• (g)
          Patients discharged on Coumadin should attain a stable international normal ratio (INR) and have adequate plans for follow-up at a Coumadin clinic or physician’s office.
        • (h)
          Patients should be able to ambulate without assistance and be educated on sternal precautions.
          • (i)
            Patients should be on a stable pain medication regimen.
      • (2)
        Rehabilitation facilities should only be used for patients requiring extended periods of postoperative hospitalization. Most cardiac surgery patients can be discharged home within 7 days of surgery. However, a significant percentage of patients may not meet discharge criteria on postoperative day 7. For those patients who require 1-3 days of in-patient stay to meet discharge criteria, it is safer and more cost-effective to keep them in the hospital rather than send them to a rehabilitation facility that results in “cost shifting” and increases medical cost.
        • Lazar H.L.
        • Fitzgerald C.A.
        • Ahmed T.
        • et al.
        Early discharge following CABG: are patients really going home earlier?.
        Furthermore, those patients requiring aggressive respiratory care should be transferred to the appropriate facility so that they can receive the proper pulmonary toilet to prevent pneumonia that results in an extended period of in-hospital length of stay.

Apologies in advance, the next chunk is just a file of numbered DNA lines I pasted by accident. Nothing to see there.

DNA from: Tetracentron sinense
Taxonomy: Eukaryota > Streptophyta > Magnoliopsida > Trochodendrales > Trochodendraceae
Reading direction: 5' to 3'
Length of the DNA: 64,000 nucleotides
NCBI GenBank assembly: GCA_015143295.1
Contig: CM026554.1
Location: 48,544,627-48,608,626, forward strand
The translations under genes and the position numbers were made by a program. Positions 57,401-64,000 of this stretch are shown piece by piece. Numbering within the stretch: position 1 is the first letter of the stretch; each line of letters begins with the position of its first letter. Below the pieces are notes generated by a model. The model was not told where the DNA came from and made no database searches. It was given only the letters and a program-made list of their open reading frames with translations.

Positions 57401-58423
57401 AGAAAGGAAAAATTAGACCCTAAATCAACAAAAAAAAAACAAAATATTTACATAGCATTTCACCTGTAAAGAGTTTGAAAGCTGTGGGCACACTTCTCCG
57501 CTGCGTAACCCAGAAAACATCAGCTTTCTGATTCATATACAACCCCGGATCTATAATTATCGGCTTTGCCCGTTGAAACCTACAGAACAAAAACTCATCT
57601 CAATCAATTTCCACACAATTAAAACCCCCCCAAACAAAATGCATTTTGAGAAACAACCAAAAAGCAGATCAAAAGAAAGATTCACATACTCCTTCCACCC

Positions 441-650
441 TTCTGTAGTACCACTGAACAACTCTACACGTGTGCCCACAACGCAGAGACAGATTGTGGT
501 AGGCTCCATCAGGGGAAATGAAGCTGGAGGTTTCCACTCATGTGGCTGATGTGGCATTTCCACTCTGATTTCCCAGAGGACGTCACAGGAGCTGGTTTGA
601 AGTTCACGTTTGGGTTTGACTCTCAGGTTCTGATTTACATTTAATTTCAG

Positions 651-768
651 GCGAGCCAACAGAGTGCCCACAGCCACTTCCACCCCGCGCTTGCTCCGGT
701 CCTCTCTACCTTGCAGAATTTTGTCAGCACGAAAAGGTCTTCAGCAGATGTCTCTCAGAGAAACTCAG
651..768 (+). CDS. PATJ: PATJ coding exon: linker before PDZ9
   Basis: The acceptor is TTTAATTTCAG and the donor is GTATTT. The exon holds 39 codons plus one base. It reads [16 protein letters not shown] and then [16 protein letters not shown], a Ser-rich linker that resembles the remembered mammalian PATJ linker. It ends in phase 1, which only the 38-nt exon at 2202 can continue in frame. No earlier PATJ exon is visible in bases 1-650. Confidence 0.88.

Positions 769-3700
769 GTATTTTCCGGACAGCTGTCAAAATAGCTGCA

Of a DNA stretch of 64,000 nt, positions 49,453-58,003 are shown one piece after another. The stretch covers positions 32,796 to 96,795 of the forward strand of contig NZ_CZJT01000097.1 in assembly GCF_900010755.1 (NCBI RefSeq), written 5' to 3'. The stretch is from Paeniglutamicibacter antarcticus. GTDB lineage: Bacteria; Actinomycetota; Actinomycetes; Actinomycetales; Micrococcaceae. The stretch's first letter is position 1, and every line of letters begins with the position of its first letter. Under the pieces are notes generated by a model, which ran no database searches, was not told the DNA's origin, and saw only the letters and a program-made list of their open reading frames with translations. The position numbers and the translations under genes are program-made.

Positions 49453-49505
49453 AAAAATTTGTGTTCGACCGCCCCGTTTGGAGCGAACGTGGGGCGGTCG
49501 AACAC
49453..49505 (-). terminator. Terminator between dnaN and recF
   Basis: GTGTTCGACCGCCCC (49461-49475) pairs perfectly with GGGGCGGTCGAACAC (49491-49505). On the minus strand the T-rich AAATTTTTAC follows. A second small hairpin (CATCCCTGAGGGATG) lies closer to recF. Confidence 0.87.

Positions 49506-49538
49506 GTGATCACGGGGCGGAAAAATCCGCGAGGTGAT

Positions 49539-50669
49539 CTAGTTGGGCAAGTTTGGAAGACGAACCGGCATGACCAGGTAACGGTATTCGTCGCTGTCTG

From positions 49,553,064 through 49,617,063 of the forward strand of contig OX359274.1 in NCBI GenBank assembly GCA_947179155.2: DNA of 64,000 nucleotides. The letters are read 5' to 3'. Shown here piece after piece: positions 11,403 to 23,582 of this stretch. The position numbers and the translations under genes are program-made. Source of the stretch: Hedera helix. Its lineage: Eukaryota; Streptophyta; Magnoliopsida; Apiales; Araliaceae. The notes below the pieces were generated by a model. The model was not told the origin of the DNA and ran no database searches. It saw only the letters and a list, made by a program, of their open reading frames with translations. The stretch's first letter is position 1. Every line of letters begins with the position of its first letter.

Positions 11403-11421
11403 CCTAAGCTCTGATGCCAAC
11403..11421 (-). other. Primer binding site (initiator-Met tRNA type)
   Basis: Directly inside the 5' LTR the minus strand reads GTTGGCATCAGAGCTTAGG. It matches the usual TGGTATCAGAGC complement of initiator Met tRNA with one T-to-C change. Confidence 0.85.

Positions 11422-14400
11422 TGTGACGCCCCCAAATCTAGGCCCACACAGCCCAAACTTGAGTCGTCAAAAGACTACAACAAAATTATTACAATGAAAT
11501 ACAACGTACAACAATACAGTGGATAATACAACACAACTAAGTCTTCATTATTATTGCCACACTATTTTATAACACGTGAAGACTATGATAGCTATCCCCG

• Lazar H.L.
        Preventing postoperative pneumonia: spending a buck will save a buck.
      • (3)
        Early after discharge follow-up. Patients may develop issues after discharge that are only identified when seen on their first postoperative visit 2-3 weeks after discharge. Some programs have sent their physician assistants (PAs) on home visits within a week after surgery. Although this has the potential to reduce readmissions, it adds to medical costs and puts additional strain on PA manpower. It is nonsustainable and is rarely practiced today. Early postoperative visits also add to cost, may be difficult for patients and their families, and are not necessary in the majority of patients. A workable strategy is to have in-house PAs, and nurse clinicians call patients within the first week after discharge. This can allay anxieties amongst patients and help to identify those issues that might need to be addressed in an outpatient visit.
      • (4)